… songs... always in a minor key, fraught with sadness, yet full of quiet resignation and pathos.

A Lute of Jade by Launcelot Alfred Cranmer-Byng.



The sky looks like a bruise: plum-purple shades off into green and yellow, scythed through by the sun.  The light glances off his cheekbones as he turns his head, outlining each ridge and the sides of his face with gold.

Last night… no, not last night but the one before… the night before last, the light was dimmer, coming from the shaded lamp beside his bed.  The gold was dulled as if tarnished, but what it did, how it lit his face and slid into the hollow under his cheekbone and down the line of his jaw—that remains the same. 

While I watch, the little hollow darkens into shadow while the line of gold deepens.

It's beautiful.  He's beautiful.

He has nice cheekbones.  I've heard Athena say more than once that she can forgive Apollo a lot of things—being so close to their mother, getting all the Commander's attention, having Zac hero-worship him—but she finds it hard to forgive the cheekbones.  I think she's joking, but it's hard to be sure because I've seen her stare into a mirror and pinch despondently at her own, trying to make them stand out better, sucking in her cheeks to get a better definition.  She usually laughs and shakes her head and says half-admiring, half-envious things like : Apollo will still be beautiful when he's eighty, damn him or He could have skin like worn leather and those bones would still be beautiful or just a sigh and I hate it that he's prettier than me.

Of course, she doesn't know that he also has my attention and worship and closeness.  I don't know if she will forgive that any more or less than she forgives the cheekbones.  I'll flatter myself and say Less, Starbuck, of course it's less.  But I don't know, really.  Athena's a hard one to understand and for all her naiveté when she first arrived on the Galactica and I first knew her, like the rest of us she's grown older and colder.  Like the rest of us, her priorities have shifted.  I don't know that I'm a priority of hers any more.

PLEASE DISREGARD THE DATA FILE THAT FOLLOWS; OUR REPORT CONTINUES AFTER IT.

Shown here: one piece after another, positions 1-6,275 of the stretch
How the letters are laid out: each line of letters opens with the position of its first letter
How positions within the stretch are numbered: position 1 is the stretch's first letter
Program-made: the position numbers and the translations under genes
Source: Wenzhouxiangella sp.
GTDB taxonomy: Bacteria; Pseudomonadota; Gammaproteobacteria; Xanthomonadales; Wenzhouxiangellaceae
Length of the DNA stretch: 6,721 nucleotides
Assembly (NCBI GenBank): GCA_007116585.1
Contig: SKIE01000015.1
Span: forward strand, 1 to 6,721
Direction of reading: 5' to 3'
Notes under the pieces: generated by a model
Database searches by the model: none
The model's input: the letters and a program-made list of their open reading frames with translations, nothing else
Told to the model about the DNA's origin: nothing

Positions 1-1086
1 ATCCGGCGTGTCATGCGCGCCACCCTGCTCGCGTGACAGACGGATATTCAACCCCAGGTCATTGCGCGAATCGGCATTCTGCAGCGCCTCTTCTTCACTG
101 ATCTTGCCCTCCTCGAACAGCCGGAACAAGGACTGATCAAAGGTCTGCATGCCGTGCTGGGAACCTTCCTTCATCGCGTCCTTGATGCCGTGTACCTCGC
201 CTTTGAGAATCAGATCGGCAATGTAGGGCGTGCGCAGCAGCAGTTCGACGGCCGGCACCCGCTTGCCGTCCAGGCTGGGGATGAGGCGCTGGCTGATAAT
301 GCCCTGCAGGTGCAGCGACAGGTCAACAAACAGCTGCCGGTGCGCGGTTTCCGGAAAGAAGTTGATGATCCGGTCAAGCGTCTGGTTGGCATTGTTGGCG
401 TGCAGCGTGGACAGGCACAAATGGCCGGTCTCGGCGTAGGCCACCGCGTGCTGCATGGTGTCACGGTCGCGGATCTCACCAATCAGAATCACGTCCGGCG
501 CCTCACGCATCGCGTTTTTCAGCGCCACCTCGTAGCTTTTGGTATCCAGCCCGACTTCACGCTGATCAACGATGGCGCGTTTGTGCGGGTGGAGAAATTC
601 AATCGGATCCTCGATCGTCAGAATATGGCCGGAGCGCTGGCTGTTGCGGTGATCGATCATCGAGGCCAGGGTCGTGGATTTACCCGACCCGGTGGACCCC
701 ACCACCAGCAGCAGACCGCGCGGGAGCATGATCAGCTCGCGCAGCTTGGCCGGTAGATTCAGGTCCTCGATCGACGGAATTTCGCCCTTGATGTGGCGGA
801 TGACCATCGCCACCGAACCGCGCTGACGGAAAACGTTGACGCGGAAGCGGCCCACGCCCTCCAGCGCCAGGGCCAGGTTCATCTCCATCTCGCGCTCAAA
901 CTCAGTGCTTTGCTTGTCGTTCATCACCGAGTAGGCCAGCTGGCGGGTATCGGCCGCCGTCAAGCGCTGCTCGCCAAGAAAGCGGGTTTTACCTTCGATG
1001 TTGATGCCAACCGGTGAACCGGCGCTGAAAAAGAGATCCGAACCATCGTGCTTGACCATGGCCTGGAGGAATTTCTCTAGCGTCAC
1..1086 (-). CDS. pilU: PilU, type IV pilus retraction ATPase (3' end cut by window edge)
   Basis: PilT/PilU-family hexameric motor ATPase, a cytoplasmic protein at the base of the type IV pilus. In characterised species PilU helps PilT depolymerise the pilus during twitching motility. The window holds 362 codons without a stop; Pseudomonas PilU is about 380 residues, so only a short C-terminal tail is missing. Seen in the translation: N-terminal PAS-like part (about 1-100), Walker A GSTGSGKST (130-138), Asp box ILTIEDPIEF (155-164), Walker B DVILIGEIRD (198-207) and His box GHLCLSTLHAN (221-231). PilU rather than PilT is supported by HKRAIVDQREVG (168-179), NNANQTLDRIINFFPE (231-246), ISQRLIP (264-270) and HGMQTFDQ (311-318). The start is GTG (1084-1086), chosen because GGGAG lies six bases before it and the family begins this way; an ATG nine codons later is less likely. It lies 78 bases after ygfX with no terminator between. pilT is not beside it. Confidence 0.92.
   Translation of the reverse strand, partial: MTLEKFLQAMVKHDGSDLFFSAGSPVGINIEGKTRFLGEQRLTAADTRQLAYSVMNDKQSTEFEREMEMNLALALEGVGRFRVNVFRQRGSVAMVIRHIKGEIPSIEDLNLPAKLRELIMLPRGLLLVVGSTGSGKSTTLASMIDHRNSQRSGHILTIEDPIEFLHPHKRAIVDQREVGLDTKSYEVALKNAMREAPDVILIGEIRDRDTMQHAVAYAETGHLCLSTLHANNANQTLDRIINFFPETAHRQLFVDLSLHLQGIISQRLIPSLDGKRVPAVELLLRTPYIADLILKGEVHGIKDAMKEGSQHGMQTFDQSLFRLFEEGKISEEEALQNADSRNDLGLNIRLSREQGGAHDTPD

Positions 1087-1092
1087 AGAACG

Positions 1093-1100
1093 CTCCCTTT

She's not here, anyway.  Apollo's the one who's here.

She's not my priority and she never was.  Apollo's my priority and he always has been.  It's just taken us both a long time to realise it.



Everyone's bones are more prominent now, I've noticed.  Apollo's no exception.  There's not so much to eat as there used to be and whatever extra rations he gets, Apollo gives to Boxey.  He's not starving—none of us are—but there's no luxury any more, no excess, no culinary delicacy to be savoured.  There's just enough

I noticed the prominence the night before last.  When he tilted his head back so I could kiss his throat, the light edged the side of his neck and shadow pooled in the hollows between the sinews and around his clavicle bone.  The little bones jutted out more than they used to, pressing up hard against the skin, catching the light. 

I had my hands around his face as I kissed him, holding his face between them, smoothing my thumbs along his jaw and letting my fingers knead through his hair. He likes that, does Apollo.  When I first knew him, he was skittish about being touched, nervous and gauche and unsure of how to respond; now he revels in it.  So when I let my hands flow down the side of his neck and out across his shoulders, he sighed and let his head fall back on the pillow, stretching out his neck to let my lips follow the course my hands had already mapped out on his body.